In terms of the farming industry, regulation has led to significant reductions in nitrate usage over the last 30 years or so as a result of farmers adopting good practices. Much of the current problem attributed to agricultural stems from historical farming practices the effects of which are only just coming to the surface.  

3. What have your experiences briefly been of this issue?  

The agricultural industry in this country is well used to adapting to ever more stringent regulation and certainly its help will be essential if the region is to meet its housing targets. I know the NFU is concerned about the sustainability of taking land permanently out of farming production and would rather the focus be on options that work alongside productive farming. There are some great examples of nitrate reduction initiatives that farmers have entered into such as rewilding schemes and the creation of new habitats. 1 hectare of wetland can remove around 1000kg of nitrogen per year which would provide sufficient mitigation for around 5000 houses so that is quite significant. 

DEFRA has also recently spent £3.9m on setting up an online nitrate credit platform made possible by turning a dairy farm in Havant into a nature reserve and significantly reducing the amount of nitrates leaking into the sea through fertiliser and cow waste. This has enabled housing applications to be approved. 

4. Sigma Strategic Land (SSL) is trying to understand the possible solutions to help unlock housing development. Is there a way forward in your opinion? Are certain Authorities or regions more successful than others?  

Currently, there seems to be some reluctance from planning authorities to look to the private sector for solutions which is a frustration.  The private sector can be much quicker and innovative to come up with solutions that work perfectly well so this is something I hope will change. I wouldn’t say this attitude is specific to a particular authority.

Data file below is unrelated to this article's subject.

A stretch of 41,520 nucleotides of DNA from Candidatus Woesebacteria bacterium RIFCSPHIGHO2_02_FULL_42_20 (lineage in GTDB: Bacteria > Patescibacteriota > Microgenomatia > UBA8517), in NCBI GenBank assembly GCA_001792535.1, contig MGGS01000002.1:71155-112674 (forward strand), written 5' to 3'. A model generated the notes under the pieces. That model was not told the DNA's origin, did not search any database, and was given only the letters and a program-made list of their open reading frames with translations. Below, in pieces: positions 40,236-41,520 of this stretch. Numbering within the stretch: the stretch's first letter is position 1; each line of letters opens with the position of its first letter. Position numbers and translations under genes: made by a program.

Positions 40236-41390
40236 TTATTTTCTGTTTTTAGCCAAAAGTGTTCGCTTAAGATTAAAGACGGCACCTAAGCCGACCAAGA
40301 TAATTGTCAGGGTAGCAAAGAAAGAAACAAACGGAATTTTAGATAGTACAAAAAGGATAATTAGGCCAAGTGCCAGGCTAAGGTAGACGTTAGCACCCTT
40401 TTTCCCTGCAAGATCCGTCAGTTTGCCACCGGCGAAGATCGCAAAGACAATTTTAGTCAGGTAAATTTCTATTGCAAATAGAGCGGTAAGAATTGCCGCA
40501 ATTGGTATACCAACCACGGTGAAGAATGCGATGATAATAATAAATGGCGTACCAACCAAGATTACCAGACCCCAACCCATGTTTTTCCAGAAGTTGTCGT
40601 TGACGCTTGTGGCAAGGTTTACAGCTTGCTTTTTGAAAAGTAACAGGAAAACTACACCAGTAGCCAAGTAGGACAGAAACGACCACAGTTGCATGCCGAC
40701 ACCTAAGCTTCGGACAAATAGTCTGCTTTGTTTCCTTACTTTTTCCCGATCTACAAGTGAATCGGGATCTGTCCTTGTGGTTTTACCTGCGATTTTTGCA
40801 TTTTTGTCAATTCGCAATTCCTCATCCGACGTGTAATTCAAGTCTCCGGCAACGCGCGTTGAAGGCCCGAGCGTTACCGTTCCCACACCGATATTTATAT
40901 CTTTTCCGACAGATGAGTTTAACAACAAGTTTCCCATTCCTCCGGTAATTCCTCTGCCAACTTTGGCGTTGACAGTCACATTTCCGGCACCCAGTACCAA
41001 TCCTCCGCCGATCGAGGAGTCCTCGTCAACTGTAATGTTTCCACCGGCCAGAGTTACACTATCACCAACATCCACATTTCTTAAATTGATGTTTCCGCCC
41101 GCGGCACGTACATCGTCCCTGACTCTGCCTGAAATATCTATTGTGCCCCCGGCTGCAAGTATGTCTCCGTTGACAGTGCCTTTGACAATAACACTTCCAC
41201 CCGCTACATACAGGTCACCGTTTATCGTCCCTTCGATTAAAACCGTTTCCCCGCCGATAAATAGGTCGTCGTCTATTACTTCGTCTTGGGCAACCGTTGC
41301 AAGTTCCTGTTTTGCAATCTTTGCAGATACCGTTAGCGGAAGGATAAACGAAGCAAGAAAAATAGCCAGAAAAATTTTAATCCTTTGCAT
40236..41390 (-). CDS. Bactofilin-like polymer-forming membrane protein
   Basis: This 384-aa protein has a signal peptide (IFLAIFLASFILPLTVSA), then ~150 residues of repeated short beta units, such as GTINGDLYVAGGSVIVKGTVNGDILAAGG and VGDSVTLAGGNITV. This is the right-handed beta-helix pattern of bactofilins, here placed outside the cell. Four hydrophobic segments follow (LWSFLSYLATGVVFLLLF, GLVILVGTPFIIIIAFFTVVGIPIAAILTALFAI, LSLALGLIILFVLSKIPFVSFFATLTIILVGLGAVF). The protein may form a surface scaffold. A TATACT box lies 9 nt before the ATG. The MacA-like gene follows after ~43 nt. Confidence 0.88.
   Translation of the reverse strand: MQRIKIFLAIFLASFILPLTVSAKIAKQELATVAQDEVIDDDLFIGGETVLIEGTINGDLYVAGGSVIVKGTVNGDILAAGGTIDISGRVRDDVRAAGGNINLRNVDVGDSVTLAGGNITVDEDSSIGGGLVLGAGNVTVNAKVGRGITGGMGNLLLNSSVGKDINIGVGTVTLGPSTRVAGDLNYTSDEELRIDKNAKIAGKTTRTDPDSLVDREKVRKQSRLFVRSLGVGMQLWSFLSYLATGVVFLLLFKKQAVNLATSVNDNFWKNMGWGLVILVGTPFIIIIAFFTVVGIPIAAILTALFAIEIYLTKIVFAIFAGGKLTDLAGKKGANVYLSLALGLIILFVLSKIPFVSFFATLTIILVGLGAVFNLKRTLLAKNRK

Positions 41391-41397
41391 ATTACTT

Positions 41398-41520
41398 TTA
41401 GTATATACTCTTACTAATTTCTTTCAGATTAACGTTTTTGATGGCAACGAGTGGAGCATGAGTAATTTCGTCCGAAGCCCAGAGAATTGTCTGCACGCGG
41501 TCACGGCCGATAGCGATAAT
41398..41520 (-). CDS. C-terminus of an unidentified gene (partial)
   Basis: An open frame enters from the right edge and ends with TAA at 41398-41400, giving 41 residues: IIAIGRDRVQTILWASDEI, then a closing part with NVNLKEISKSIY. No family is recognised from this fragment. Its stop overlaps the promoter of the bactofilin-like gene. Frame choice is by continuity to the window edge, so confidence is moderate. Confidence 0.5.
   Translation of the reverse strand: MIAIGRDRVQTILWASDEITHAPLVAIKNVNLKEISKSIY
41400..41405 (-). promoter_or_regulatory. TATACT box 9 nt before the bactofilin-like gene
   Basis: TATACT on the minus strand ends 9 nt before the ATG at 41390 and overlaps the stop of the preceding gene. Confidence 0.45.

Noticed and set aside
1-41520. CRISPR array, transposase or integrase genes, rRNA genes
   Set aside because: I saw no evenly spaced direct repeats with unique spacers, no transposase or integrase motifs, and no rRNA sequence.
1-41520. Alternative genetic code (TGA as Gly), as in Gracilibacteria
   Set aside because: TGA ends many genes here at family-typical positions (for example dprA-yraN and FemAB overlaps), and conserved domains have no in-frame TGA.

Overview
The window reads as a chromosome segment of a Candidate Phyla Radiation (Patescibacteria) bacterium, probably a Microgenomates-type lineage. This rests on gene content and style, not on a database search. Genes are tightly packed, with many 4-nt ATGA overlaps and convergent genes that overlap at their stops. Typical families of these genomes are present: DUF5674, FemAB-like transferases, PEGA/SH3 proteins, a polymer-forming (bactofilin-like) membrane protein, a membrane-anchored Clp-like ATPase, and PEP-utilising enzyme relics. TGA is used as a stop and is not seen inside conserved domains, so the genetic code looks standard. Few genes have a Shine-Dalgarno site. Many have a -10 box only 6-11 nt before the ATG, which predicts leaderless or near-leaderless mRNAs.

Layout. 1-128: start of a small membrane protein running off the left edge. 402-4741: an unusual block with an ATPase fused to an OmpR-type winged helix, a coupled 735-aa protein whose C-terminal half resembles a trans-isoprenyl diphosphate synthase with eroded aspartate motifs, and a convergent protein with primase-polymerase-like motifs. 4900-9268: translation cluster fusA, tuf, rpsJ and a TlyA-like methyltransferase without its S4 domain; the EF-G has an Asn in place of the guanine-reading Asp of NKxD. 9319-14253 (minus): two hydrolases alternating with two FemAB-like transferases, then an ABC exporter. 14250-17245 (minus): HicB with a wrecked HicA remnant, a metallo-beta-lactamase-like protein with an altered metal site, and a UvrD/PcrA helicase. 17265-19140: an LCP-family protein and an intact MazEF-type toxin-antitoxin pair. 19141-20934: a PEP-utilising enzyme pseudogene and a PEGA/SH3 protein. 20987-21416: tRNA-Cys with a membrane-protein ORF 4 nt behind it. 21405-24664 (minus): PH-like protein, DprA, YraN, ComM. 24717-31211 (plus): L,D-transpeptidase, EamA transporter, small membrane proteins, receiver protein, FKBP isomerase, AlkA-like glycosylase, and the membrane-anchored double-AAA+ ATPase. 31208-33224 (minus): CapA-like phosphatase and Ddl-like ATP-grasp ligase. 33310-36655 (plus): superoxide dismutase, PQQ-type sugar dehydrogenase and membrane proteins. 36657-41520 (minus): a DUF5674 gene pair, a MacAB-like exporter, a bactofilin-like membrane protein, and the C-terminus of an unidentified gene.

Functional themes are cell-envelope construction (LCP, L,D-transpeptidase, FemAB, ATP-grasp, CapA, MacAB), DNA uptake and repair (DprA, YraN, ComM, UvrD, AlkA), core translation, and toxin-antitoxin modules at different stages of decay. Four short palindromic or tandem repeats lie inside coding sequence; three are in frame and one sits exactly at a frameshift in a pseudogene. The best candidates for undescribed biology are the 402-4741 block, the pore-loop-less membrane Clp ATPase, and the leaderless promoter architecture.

There are still a number of solutions that developers can consider. If your site is not large enough to accommodate an on-site offsetting scheme, then another option would be to acquire agricultural land within the catchment area containing the development site and changing the land use in perpetuity, perhaps to woodland or wetland. Some Councils in the region have already done this and require developers to make a financial contribution towards their schemes. Warblington Farm is one such example in the Havant Borough and a credits scheme has been devised which developers pay into to offset nitrates from new development.  

For those areas that don’t yet have such schemes, such as the Chichester District, an appropriately worded Section 106 agreement may provide a Council with the confidence to support a private off-setting scheme. Such an agreement would need to guarantee the delivery of the scheme and its ongoing maintenance in perpetuity.  

Other options would be to work with a willing local farmer on an on-farm solution that works alongside productive farming to provide the necessary nitrate credits to allow your development to proceed.  

For developers with existing properties in a catchment area, such as housing associations and care home providers, water reduction measures can be retrofitted on existing properties to reduce the amount of water, and therefore nitrates, going from houses into the sewage system. This could earn nitrate credits for a new development.